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PLoS By Category | Recent PLoS Articles
Critical Care and Emergency Medicine - Infectious Diseases - Public Health and Epidemiology - Virology

Use of Intravenous Peramivir for Treatment of Severe Influenza A(H1N1)pdm09
Published: Friday, June 29, 2012
Author: Janice K. Louie et al.

by Janice K. Louie, Samuel Yang, Cynthia Yen, Meileen Acosta, Robert Schechter, Timothy M. Uyeki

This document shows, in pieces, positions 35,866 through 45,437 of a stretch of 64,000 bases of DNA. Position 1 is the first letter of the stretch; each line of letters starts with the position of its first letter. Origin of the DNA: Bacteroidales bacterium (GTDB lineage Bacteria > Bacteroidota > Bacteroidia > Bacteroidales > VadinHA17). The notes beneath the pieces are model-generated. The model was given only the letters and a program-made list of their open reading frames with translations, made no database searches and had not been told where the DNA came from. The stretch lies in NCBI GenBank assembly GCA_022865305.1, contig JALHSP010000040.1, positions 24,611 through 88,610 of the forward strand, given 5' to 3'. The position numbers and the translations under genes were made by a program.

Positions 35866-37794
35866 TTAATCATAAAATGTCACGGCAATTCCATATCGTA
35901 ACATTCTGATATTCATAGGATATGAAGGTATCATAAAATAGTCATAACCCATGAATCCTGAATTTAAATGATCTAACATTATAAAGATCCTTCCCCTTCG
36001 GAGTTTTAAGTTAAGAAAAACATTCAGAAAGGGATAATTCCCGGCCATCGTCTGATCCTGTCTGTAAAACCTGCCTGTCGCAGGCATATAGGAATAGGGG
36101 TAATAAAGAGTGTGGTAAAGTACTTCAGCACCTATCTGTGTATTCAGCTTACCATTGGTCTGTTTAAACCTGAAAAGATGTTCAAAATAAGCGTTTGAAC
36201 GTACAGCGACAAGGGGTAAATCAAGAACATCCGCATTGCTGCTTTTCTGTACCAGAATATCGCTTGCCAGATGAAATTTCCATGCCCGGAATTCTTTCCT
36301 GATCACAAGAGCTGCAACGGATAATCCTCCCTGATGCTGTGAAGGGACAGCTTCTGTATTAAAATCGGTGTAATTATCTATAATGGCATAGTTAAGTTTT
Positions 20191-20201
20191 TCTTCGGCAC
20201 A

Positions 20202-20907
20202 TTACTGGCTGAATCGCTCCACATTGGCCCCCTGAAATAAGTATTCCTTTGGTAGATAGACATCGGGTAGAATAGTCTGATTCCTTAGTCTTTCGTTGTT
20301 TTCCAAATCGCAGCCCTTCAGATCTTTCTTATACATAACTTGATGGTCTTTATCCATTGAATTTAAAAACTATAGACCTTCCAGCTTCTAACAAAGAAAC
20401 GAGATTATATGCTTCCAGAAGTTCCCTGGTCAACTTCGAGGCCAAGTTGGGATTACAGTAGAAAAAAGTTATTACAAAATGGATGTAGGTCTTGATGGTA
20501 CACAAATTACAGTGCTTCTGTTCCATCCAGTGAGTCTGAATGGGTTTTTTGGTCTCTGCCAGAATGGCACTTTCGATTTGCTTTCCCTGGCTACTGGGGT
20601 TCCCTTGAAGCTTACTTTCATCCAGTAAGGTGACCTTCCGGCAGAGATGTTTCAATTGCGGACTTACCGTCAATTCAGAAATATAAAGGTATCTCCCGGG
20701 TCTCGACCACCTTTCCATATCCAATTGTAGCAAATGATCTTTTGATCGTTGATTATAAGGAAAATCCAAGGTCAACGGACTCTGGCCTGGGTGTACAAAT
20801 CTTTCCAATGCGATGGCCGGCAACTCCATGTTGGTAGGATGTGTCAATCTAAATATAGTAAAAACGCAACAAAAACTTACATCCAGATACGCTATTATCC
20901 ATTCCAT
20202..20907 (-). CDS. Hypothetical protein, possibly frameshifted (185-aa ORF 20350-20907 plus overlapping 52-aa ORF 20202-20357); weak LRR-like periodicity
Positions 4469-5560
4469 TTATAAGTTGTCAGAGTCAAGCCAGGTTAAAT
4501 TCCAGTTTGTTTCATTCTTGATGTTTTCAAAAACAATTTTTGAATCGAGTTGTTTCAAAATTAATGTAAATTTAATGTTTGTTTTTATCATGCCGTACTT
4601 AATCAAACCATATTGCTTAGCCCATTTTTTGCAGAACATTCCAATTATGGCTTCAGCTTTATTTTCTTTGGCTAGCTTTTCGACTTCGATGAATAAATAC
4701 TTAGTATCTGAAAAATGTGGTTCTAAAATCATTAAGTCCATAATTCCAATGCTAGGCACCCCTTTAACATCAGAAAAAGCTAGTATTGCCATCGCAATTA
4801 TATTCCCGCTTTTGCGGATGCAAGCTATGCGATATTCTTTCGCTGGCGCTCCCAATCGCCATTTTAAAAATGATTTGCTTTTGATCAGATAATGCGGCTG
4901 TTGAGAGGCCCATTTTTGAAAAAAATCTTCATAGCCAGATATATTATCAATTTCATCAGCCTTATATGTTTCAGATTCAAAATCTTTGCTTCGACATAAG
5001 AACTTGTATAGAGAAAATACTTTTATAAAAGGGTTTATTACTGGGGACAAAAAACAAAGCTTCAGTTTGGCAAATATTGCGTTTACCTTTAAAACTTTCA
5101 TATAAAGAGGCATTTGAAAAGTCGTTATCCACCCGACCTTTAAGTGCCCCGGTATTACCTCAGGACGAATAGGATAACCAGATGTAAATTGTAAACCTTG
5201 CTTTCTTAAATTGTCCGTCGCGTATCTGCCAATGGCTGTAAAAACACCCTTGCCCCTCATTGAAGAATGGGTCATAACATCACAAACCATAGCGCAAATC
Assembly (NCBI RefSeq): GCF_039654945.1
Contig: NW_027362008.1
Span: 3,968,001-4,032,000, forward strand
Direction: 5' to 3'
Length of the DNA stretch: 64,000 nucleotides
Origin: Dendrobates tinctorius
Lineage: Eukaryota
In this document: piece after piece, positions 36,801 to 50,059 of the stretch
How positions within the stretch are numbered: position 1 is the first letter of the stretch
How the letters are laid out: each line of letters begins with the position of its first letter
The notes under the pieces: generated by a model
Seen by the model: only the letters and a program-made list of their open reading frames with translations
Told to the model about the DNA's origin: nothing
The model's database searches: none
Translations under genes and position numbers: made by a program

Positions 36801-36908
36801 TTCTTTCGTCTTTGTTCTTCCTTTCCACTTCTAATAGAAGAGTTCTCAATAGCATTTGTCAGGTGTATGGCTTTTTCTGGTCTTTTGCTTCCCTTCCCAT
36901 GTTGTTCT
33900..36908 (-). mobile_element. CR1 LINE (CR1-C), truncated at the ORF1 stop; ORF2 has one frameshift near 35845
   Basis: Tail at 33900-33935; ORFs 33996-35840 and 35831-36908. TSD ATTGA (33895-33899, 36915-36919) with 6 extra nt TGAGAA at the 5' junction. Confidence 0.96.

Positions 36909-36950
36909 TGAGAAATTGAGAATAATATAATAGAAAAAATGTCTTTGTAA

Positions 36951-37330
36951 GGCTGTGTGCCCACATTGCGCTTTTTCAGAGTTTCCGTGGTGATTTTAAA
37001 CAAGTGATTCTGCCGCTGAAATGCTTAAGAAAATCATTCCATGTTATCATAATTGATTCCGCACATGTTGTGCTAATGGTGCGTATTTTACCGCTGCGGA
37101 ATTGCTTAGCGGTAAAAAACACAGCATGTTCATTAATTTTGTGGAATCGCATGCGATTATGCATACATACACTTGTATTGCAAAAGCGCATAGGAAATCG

Oral antiviral agents to treat influenza are challenging to administer in the intensive care unit (ICU). We describe 57 critically ill patients treated with the investigational intravenous neuraminidase inhibitor drug peramivir for influenza A (H1N1)pdm09 [pH1N1]. Most received late peramivir treatment following clinical deterioration in the ICU on enterically-administered oseltamivir therapy. The median age was 40 years (range 5 months-81 years). Common clinical complications included pneumonia or acute respiratory distress syndrome requiring mechanical ventilation (54; 95%), sepsis requiring vasopressor support (34/53; 64%), acute renal failure requiring hemodialysis (19/53; 36%) and secondary bacterial infection (14; 25%). Over half (29; 51%) died. When comparing the 57 peramivir-treated cases with 1627 critically ill cases who did not receive peramivir, peramivir recipients were more likely to be diagnosed with pneumonia/acute respiratory distress syndrome (p?=?0.0002) or sepsis (p?=?<0.0001), require mechanical ventilation (p?=?<0.0001) or die (p?=?<0.0001). The high mortality could be due to the pre-existing clinical severity of cases prior to request for peramivir, but also raises questions about peramivir safety and effectiveness in hospitalized and critically ill patients. The use of peramivir merits further study in randomized controlled trials, or by use of methods such as propensity scoring and matching, to assess clinical effectiveness and safety.
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